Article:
Agricultural Research Division of IANR


Date of this Version



Irrigation Science (2020) 38:519–534



US government work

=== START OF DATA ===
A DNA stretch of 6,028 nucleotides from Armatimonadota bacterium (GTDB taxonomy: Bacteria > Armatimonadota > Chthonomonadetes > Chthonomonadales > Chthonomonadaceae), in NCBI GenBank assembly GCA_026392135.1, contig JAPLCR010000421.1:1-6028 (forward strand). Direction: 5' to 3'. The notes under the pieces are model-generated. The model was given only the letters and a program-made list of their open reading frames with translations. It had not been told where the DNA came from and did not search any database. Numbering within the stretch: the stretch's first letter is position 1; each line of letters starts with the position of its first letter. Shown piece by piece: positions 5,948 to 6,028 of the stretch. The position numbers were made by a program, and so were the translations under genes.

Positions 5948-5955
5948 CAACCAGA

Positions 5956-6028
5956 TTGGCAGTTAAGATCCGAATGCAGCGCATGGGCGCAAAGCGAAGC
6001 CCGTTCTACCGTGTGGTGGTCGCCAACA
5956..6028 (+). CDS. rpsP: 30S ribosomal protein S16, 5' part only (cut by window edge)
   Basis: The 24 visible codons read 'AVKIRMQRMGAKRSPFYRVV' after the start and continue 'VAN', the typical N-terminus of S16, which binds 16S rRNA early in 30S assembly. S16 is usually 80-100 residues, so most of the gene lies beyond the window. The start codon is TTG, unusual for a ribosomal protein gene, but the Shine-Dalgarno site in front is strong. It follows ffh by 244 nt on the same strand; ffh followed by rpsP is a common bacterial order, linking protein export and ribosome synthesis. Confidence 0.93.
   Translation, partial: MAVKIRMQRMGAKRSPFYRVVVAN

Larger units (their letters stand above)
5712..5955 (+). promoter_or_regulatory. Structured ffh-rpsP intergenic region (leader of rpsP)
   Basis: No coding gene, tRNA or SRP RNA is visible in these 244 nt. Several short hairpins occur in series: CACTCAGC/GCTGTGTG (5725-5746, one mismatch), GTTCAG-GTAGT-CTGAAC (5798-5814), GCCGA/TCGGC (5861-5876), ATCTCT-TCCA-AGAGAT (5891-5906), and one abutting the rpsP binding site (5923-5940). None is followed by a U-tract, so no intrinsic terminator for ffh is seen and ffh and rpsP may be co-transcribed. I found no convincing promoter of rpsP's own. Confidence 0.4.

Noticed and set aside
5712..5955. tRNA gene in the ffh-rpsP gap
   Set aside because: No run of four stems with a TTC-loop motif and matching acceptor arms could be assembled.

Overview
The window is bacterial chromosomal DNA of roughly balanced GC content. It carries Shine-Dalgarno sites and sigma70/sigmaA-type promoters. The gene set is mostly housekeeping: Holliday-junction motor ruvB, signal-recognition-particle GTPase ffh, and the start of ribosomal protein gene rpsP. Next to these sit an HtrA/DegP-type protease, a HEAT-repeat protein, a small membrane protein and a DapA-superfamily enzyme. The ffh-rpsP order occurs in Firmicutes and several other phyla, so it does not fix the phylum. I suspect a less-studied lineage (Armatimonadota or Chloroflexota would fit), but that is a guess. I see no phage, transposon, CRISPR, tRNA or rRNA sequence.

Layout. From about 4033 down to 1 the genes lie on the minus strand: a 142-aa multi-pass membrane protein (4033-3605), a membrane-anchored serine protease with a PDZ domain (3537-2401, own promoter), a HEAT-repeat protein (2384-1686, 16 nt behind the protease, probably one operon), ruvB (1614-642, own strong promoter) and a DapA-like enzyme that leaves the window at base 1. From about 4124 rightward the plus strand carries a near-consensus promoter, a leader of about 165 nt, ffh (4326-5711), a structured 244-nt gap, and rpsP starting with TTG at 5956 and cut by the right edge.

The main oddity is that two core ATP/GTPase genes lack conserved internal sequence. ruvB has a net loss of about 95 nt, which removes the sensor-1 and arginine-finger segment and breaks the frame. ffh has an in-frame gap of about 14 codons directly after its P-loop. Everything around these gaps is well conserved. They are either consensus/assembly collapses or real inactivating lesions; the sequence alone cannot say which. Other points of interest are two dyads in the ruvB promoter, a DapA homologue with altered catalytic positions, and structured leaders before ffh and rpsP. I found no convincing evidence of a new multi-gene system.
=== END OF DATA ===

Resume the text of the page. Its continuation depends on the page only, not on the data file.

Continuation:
Crop nitrogen (N) status is known to affect crop water status and crop water use. To investigate further the N effects on soil water changes and on canopy temperature, three water levels × four N levels were imposed on two growing seasons of maize in west central Nebraska, USA. Soil water changes were measured using a neutron probe, whereas canopy temperature was measured using infrared thermometers on a ground-based mobile platform. At all water levels, soil water losses over monthlong intervals were generally greater as N levels increased. Given equal water levels, early afternoon canopy temperatures were usually lower with higher N levels, but no trend or even the opposite trend was occasionally observed. Jointly considering canopy reflectance and soil water depletion shows potential to explain much of the variation in estimated instantaneous water use among plots. However, determining the relative contributions of the canopy and soil factors on a particular day may require season-to-date knowledge of the crop. Further research on assimilating such sensor data for a combined stress coefficient would improve crop modeling and irrigation scheduling when variable water sufficiency and variable N sufficiency are simultaneously significant.